How to Get Straight A's in the Work Place
As I start preparing for my senior year at St. Olaf College, I find myself thinking back to the last three years: where did I most often study, what was my latest night, how hard were my classes, what grades did I get?
In previous summers, I'd spent more time thinking about the following school year than about my post-college life.
This summer, however, as I finish up my internship at The Thorburn Group in Minneapolis, I will think about where I want to be post-graduation.
I imagine myself explaining the good grades I got, the cool internships I had, and the great experiences I found myself in. I want to be able to explain to future employers during interviews that I can be successful in the work place because I was successful in school.
Cal Newport’s How to Become a Straight-A Student taught me how to become a straight-A student in my senior year and also gave me lifelong tips on how to be successful in my everyday life as well as in my future work place.
Here are 3 easy tips for getting straight A's (in the workplace):
With these tools, students and employees can practice time management and concentration enabling them to get our work done faster, but still getting greater scores and feedback. If we can recognize where our procrastination comes from and why we are distracted, we can also learn how to let these distractions become less destructive to our ability to succeed—in school and in the work place.
Are Straight A’s even possible at work?
Step 1: Manage Your Time in 5 Minutes a Day
A little planning each day actually does go a long way. If our days are planned in advance, then we are able to concentrate on the tasks as they come and later be able to relax without anxiety. Often I find myself making checklists I can cross assignments and tasks off as my days go by. However, I also find myself forgetting that I have a small assignment due the same afternoon and quickly become the stereotypical stressed-out college student.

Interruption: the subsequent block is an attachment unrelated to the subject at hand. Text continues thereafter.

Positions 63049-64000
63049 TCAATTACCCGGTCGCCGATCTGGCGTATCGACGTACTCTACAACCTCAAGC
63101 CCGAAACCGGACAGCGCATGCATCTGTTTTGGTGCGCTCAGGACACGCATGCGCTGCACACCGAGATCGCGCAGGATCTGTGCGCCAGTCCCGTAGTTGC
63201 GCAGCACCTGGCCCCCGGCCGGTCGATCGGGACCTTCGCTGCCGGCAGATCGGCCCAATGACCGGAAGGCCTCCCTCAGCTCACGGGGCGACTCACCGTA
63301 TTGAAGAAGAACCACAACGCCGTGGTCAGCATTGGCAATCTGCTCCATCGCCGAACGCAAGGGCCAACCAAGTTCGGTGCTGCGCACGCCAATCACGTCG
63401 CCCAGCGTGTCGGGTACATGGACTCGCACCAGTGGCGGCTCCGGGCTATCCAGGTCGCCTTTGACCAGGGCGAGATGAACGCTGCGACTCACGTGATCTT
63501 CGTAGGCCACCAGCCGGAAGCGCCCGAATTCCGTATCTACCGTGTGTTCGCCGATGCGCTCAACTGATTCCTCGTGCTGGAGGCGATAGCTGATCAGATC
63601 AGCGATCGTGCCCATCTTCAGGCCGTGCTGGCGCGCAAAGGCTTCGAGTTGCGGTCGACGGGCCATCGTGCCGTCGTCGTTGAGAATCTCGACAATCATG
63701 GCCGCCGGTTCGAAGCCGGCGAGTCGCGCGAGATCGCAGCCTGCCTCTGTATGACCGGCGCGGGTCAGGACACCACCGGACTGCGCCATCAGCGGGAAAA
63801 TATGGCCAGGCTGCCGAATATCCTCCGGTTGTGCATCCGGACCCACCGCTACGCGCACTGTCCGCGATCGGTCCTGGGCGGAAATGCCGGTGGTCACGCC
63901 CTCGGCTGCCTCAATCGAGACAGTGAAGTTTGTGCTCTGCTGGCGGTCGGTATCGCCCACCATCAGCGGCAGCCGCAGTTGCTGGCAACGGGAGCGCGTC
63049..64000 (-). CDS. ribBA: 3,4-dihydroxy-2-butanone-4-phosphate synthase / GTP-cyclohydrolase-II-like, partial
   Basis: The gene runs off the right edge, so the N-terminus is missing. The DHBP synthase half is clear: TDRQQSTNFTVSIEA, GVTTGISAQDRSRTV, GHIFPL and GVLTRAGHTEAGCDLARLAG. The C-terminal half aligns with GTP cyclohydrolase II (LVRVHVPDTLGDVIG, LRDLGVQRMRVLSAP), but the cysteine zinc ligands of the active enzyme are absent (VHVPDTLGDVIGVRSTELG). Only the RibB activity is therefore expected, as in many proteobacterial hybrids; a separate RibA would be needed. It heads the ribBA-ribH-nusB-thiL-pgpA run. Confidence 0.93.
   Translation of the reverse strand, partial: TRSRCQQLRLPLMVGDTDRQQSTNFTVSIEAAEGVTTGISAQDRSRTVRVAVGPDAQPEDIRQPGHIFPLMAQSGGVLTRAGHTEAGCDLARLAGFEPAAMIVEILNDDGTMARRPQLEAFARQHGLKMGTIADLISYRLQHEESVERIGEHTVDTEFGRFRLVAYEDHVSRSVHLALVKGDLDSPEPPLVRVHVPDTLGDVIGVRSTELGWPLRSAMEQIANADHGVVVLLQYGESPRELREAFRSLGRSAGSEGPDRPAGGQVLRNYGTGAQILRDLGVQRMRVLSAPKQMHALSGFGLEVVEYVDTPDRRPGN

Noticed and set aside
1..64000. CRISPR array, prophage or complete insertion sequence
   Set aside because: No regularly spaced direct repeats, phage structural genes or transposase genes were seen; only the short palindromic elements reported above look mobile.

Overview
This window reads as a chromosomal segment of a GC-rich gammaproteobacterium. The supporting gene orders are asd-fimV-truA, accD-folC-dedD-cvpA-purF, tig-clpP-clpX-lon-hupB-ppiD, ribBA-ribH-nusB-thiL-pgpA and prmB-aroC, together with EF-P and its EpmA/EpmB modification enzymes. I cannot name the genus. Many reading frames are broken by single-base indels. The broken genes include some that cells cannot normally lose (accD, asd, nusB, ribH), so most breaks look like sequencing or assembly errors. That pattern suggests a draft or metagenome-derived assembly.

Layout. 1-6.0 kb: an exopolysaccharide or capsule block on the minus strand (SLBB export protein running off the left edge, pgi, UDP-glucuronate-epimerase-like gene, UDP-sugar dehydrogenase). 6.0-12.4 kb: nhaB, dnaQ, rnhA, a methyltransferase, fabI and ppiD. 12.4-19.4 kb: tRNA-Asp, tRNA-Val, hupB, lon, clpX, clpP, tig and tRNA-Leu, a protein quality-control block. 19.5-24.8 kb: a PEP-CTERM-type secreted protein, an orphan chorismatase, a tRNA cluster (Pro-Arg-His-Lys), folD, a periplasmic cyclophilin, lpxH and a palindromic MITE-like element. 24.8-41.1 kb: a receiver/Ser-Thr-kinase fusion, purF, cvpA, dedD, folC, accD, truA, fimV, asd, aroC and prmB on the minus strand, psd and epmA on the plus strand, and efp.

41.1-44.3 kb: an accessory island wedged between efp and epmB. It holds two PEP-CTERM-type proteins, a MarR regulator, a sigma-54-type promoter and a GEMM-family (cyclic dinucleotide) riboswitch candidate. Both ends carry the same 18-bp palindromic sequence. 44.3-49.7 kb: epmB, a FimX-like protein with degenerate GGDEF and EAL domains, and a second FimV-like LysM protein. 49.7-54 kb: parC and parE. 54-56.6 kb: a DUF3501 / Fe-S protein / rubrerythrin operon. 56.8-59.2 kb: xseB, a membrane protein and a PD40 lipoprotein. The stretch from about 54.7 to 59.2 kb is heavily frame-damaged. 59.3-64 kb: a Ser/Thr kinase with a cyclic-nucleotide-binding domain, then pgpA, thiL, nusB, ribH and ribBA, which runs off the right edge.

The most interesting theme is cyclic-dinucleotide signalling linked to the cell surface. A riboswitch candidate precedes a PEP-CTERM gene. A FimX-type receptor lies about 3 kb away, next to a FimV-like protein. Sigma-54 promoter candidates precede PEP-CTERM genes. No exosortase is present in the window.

To avoid this, Newport suggests that we keep two lists: one we carry throughout the day that we add tasks to, and one we update each morning with deadlines. Not only is this something we can keep as students, but it's also a suggestion we can bring to the work place. Keeping these schedules and checklists allows us tofocus on the task at hand.
Step 2: Declare War on Procrastination
Procrastination seems inevitable. We all find ourselves resorting to checking various social media outlets because we cannot or do not want to concentrate on what we should. Newport suggests that we keep a progress journal that helps us hold ourselves accountable for the tasks not completed during the day. Writing down our excuses for why something was not finished that day—whether laziness or boredom or busyness—ensures that we understand why we did not complete the task and why we keep putting it off. Just as we've done in school, if we understand why a task was not completed, we are more likely to finish it the next day.
Step 3: Choose Where, When, and How Long
Newport suggests we work the most during the morning, in isolation, and for no more than an hour at a time without a break. Obviously, some of these tips are not possible in the work place, but the main and obvious points can and do transfer. Getting to the office early allows you to focus on tasks before the bustle of others arriving distracts you. This isolation is accomplished by escaping to your cubicle or desk, and allowing yourself breaks each hour ensures an increase in blood flow; thus, it ensures an increase in productivity.
Written by Karin Johnson
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